Like a caller herself, Bonnie says, "Circulate!" And I do.
Faith says, "Do not establish eye contact."
"Really?" I ask.
"You think that's the only way to get a man to notice you, don't you?" she says.
"You poor lamb!" Bonnie says.
I've never acknowledged this even to myself. I sound pathetic.
"Yes," Faith says, "especially because nothing is more compelling to a man than a lack of interest."
To my astonishment, she's right. Men appear out of nowhere and glom on to me. Bonnie and Faith tell me what to do, and I obey: I refuse a second dance with a man I'm actually attracted to; I don't enter the pie-eating contest; I ask questions like "What kind of law do you practice?"
By the end of the night, my phone number is in a half-dozen pockets. "This never happened to me before," I tell Faith.
She says, "I know I should feign surprise."
When my brother and Liz walk me to my bike, he says, "Who were those guys you were talking to?"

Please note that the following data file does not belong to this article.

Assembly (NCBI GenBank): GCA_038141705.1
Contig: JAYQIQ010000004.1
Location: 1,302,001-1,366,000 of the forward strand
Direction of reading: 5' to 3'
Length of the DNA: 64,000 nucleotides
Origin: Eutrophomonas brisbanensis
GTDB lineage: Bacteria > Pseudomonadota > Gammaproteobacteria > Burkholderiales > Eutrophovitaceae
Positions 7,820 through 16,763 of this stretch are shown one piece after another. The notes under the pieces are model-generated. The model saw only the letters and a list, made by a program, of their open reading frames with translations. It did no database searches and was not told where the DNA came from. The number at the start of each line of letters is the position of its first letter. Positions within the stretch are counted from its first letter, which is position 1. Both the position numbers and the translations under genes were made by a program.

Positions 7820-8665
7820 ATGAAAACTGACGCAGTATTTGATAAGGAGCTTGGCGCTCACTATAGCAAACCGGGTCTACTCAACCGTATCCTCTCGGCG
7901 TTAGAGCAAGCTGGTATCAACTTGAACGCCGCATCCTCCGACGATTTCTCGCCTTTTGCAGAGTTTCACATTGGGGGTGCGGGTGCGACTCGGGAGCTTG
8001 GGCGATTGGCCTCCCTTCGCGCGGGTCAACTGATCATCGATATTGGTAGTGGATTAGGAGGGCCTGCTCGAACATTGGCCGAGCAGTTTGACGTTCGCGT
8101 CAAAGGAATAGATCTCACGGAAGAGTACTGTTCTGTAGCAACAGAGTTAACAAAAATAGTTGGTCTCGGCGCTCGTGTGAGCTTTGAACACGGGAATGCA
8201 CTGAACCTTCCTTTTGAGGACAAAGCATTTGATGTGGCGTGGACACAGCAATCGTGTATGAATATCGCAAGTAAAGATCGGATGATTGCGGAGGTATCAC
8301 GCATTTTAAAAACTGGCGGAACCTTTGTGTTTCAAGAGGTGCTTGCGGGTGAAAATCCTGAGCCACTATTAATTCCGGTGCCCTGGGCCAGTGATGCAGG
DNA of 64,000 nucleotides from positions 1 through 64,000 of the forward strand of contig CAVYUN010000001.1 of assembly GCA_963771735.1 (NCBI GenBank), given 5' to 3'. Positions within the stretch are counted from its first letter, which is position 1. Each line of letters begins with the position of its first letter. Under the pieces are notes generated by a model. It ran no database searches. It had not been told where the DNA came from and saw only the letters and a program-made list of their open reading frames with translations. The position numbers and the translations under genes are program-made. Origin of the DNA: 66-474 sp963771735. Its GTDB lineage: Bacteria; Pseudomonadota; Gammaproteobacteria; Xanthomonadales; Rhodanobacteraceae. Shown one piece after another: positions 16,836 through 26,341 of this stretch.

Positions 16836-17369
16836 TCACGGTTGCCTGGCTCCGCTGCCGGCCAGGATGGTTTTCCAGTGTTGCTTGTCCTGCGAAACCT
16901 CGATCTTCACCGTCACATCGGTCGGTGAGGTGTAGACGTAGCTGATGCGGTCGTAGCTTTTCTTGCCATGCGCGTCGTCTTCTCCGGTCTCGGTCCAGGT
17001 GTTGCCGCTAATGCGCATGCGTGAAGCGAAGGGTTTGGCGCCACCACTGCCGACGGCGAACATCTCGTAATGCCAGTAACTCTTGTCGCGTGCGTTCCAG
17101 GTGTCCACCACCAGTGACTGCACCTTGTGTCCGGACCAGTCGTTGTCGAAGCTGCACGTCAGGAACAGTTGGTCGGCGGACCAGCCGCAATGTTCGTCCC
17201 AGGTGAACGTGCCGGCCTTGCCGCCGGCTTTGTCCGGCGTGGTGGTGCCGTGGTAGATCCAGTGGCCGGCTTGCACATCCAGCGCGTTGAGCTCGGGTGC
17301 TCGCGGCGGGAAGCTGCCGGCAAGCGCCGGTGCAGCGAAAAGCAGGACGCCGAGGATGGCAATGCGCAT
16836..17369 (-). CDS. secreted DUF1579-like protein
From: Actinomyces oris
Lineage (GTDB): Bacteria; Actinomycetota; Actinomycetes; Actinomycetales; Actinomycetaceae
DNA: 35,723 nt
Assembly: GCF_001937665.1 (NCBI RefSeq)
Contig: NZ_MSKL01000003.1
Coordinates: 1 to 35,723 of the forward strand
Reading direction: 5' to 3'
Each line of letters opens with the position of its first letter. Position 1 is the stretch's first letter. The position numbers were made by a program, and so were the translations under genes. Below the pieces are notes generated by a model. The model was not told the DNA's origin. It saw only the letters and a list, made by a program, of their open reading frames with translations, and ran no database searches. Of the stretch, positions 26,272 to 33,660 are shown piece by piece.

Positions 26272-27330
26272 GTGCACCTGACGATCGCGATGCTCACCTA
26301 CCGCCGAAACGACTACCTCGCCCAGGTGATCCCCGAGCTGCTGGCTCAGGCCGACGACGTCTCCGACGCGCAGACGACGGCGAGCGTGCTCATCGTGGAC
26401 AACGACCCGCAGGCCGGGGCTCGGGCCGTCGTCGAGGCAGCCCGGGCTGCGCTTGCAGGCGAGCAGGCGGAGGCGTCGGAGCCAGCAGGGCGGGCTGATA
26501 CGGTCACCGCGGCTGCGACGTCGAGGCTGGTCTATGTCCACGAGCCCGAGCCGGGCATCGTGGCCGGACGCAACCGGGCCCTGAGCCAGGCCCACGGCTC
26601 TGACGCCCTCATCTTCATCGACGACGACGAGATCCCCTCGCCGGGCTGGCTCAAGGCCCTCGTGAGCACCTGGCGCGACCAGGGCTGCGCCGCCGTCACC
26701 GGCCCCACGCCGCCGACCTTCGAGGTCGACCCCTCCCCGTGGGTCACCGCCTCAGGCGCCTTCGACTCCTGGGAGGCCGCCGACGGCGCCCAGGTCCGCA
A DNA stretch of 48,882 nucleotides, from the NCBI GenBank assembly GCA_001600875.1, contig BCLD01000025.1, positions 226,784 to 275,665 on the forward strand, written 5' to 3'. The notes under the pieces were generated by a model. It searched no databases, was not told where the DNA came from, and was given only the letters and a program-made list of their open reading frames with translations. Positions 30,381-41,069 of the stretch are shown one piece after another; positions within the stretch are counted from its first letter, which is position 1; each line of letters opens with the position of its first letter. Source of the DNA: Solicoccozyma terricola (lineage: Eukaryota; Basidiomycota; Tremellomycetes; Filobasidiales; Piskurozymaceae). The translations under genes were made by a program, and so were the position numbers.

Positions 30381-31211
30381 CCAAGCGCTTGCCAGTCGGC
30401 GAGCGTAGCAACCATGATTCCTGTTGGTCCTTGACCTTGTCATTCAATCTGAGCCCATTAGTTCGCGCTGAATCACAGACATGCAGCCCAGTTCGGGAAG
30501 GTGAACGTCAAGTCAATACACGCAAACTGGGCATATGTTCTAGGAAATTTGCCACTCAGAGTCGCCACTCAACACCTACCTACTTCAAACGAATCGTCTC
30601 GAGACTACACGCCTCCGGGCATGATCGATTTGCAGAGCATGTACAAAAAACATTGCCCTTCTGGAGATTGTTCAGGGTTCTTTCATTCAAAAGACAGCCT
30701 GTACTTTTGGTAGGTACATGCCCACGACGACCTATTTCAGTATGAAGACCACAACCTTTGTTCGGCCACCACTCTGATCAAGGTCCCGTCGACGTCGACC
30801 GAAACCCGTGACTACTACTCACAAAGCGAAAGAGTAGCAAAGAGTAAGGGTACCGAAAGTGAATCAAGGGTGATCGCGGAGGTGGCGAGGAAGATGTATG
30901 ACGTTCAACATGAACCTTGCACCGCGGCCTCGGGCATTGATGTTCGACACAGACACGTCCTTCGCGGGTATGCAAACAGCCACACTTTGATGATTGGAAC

"Who knows?" I say, giddy with the freedom to make jokes. "I feel like the belle of the ball."
He says, "The ho of the hoedown."
"You know what just occurred to me?" I say, laughing. "I went to a singles square dance in a gym, to meet men."
When Liz says, "You can't think that way," I'm reminded of Faith in personnel saying, "Just do the best you can."
I wonder if my brother is going to marry her.
Right before Robert arrives, Bonnie says, "Don't be too eager!" When I look in the mirror, my smile is huge and my eyes bugged out with anticipation. I tell myself to think of death. When that doesn't work, I think of yesterday's brainstorming session to name a new auto club for frequent drivers.